* League says Berlusconi will not be candidate
* Alliance could make future government unstable
* Centre-left could lose control of Senate
Silvio Berlusconi withdrew as candidate for Italy's premiership on Monday as the price of a pact with the devolutionist Northern League that could prevent the formation of a stable government after next month's election.
Berlusconi has been striving for weeks to seal the deal with his estranged former allies to strengthen the centre-right bloc, under a strategy to stymie the centre-left government that is expected to emerge from the election on Feb. 24-25.
The League had previously refused a pact because of rank-and-file opposition to the scandal-plagued Berlusconi being candidate for prime minister.
The media magnate was driven from office a year ago at the height of Italy's economic crisis after he was charged with having sex with an under-age prostitute.
League leader Roberto Maroni confirmed the coalition pact, telling a news conference it "says explicitly that the candidate for prime minister will not be Silvio Berlusconi".
"Silvio Berlusconi accepted the request not to stand as prime minister," he said.
Earlier, in an interview on the Italian radio station RTL, Berlusconi had left the issue of the premiership in a future centre-right government open. He said he would prefer to be the economy minister and that most likely Angelino Alfano, secretary of his People of Freedom (PDL) party, would be the prime ministerial candidate.
Berlusconi wanted the alliance with the League to increase his chance of winning enough seats in the upper house, or Senate, to make it hard for the next government to pass laws.
Berlusconi said he would remain head of the PDL and the coalition. "It will be the head of the coalition who would indicate who will be the prime ministerial candidate if we win," said Berlusconi, who had previously insisted he himself would be the candidate.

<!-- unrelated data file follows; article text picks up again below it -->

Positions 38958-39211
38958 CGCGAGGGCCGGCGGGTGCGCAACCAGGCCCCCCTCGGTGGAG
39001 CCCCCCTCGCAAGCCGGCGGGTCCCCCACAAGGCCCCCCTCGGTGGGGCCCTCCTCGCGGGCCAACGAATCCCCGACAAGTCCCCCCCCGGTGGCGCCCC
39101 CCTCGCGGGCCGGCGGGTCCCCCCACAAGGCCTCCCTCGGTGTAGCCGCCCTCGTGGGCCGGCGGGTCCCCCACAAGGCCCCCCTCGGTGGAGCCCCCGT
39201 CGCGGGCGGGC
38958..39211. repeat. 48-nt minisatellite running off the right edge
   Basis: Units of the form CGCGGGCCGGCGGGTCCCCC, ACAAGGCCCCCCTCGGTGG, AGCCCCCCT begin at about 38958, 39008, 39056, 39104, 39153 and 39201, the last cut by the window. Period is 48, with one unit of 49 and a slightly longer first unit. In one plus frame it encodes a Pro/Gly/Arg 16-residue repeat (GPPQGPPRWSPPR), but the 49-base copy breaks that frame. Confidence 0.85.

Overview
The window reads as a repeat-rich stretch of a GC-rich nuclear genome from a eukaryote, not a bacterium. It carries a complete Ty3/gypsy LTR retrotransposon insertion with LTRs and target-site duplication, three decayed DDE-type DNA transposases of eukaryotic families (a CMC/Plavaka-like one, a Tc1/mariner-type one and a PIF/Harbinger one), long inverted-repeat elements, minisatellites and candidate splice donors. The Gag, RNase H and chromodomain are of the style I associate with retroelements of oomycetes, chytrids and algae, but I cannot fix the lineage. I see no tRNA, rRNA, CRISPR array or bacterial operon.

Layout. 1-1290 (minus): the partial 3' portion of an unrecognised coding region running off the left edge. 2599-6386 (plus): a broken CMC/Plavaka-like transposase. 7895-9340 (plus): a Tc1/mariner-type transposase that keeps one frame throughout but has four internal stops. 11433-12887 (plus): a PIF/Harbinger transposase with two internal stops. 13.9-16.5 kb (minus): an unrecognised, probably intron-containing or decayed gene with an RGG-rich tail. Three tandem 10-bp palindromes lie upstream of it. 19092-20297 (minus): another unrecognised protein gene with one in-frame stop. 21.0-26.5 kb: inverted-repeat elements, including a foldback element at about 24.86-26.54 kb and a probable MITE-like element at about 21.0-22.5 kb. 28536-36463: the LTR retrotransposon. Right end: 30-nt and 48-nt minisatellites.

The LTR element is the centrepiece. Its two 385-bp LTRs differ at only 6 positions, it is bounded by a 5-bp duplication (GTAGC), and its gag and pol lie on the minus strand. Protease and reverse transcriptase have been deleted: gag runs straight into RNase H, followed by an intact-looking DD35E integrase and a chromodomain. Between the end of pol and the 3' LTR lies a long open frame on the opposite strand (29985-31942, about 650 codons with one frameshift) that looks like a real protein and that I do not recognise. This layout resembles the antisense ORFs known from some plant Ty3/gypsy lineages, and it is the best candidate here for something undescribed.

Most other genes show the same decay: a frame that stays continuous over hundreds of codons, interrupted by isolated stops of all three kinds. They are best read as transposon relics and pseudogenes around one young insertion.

Maroni said he liked Alfano but the League's own candidate for premier would be Giulio Tremonti, who was economy minister in Berlusconi's last government.
The centre-left led by Pier Luigi Bersani has been ahead in opinion polls for months. The latest survey, published on Sunday, suggested it would win between 38 and 39 percent.
A PDL-League alliance could pull in about 28 percent of the vote, with a centrist alliance under outgoing premier Mario Monti on 14-15 percent, the poll indicated.
Under Italy's much-criticised electoral law, Bersani is expected to win a comfortable majority in the lower house.
But in the Senate the distribution of seats is decided on a regional basis and the populous northern regions led by Lombardy return more senators.
By allying with the League in its northern strongholds, Berlusconi hopes to be able to destabilise a centre-left government in parliament.
The League wants strict controls on immigration and favours giving more power and autonomy to Italy's 20 regions. It wants more tax revenue to go directly to the regions, saying the rich north is picking up the tab for a south it brands as corrupt and economically backward.
Berlusconi said that under the deal the PDL would support Maroni as candidate for president of Lombardy in regional elections.
The former prime minister is awaiting a verdict expected soon in the trial in which he is accused of paying an underage prostitute. Weakened by the scandal, he was forced out of office and replaced by Monti in November 2011 when Italy tottered on the edge of a Greek-style debt crisis.
He has become notorious for almost daily changes of position, which Monti called "bewildering" when he entered the electoral campaign in December.
Berlusconi's party backed Monti's technocrat government for a year before precipitating its fall by withdrawing support last month.
Berlusconi previously suggested Monti could lead the centre-right but, since the former European Commissioner sided with centrists, has launched vitriolic daily attacks on him especially for his introduction of a widely hated property tax.
Industry Minister Corrado Passera, frequently touted as a possible election candidate before Monti entered the field, on Monday said Monti's electoral platform was too timid on reforms.
In an interview with the Corriere della Sera daily, the former head of Italy's biggest bank also said the outgoing premier should not have allied himself with two existing centrist parties.